With the exception of Stachybotrys, any of these molds should be safe to remove yourself and you don’t need to worry too much about identifying any of them before you start the removal process. But what about the ominous toxic black mold?
Luckily, Stachybotrys is pretty unlikely to grow in your home. It needs a constant, copious supply of moisture to take hold, and if you have this kind of dampness issue in your home then it’s pretty likely you will have already called in the professionals.
Will a dehumidifier help with mold remediation?
Using a dehumidifier in your home can help keep moisture levels in your property at a manageable level. This is particularly important for people who live in humid environments, or in climates that experience a periodic wet season. By keeping moisture levels low, mold is less likely to take root in your home.
If you already have mold in your home, a dehumidifier sadly won’t be much help in your remediation efforts. You will need to first and foremost remove the mold and address any significant underlying moisture issues such as leaks and floods.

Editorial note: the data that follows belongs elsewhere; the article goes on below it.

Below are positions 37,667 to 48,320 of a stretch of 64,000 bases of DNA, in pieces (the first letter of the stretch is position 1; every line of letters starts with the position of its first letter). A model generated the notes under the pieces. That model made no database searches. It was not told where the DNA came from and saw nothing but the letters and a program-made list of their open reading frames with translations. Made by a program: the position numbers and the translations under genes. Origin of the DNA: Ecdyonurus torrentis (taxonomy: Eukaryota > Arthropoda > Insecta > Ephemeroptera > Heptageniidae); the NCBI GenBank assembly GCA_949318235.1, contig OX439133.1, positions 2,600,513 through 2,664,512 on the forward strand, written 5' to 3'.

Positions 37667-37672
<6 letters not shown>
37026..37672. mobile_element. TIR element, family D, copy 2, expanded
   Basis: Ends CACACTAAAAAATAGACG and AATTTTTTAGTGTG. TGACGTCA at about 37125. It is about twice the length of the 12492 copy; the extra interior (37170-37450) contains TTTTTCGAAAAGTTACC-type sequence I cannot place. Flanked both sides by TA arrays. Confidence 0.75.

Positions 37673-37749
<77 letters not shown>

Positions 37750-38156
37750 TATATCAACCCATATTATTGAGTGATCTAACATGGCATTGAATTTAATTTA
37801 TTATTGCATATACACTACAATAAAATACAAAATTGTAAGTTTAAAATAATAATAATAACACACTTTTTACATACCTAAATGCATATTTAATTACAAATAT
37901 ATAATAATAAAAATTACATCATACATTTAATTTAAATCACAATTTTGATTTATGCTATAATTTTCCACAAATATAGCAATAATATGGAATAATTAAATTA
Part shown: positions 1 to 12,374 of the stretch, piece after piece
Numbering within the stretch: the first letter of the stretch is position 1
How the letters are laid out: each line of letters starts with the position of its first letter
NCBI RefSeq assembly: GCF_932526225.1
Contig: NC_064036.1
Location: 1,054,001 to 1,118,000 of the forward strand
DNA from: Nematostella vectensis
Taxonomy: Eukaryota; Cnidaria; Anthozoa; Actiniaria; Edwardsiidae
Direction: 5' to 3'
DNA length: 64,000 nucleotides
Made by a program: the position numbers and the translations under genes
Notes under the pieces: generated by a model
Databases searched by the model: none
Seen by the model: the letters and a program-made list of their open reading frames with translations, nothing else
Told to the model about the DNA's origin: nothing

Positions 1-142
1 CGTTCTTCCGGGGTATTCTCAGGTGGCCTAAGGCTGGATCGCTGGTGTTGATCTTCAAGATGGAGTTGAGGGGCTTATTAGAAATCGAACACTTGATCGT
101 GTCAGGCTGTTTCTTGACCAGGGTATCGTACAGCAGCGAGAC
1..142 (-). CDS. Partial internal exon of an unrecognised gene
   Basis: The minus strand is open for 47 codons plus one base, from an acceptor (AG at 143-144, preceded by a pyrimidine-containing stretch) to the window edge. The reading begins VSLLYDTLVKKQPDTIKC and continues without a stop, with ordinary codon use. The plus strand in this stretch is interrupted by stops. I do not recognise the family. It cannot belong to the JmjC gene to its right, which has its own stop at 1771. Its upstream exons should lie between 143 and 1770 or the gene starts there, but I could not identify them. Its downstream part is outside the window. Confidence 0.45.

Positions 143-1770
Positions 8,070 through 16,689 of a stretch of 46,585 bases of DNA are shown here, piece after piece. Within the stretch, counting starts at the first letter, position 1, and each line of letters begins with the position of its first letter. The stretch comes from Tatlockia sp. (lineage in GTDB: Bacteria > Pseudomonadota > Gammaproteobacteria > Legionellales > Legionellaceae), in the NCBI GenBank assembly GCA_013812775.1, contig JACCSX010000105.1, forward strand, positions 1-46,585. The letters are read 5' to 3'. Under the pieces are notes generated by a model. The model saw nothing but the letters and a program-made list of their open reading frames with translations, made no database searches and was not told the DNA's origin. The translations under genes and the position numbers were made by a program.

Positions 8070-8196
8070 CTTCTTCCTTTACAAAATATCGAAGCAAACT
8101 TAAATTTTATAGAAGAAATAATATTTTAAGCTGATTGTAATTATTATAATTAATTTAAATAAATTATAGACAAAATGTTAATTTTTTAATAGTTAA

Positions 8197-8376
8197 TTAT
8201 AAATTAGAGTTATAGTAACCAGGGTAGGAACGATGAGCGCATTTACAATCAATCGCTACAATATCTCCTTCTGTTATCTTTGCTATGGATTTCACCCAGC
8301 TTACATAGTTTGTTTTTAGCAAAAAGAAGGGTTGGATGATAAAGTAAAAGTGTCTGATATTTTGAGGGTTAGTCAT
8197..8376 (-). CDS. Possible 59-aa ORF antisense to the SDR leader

Just as it is a useful tool in keeping mold at bay in the first place, a dehumidifier can be used after the remediation process to help keep mold from growing back. It is best to think of your dehumidifier as a helpful, ancillary tool for mold prevention, rather than a way to actually remove mold.
Steps to remove mold yourself
The exact method and materials you will need to use to remove mold yourself will differ depending on the location of your mold growth and the object or material that it is growing on.
Regardless of where the mold is growing inside your home, however, you will still need to take the same precautions and use personal protective equipment during the removal process. At a minimum, this personal protective equipment should include:
- Rubber gloves
- Protective eyewear
- A mask
- Sturdy, enclosed shoes
As you will be dealing with relatively small mold growth, coverings for your clothing are not necessary. It would be wise to ensure that you thoroughly wash your clothing after removing the mold, however, to ensure that your garments are not playing host to any sneaky mold spores!
Check out our step by step guide to removing mold from various surfaces and parts of your home below.
Removing mold from interior walls and flooring
- Mix a solution of one part dishwashing detergent, 10 parts bleach, and 20 parts water.
- Apply the bleach solution to the moldy area with a mop or sponge. Do not oversaturate the area.
- Allow the bleach solution to air dry; the detergent in the solution will help the bleach adhere to more porous surfaces such as drywall, and ensure the mold is thoroughly removed.
Removing mold from exterior home surfaces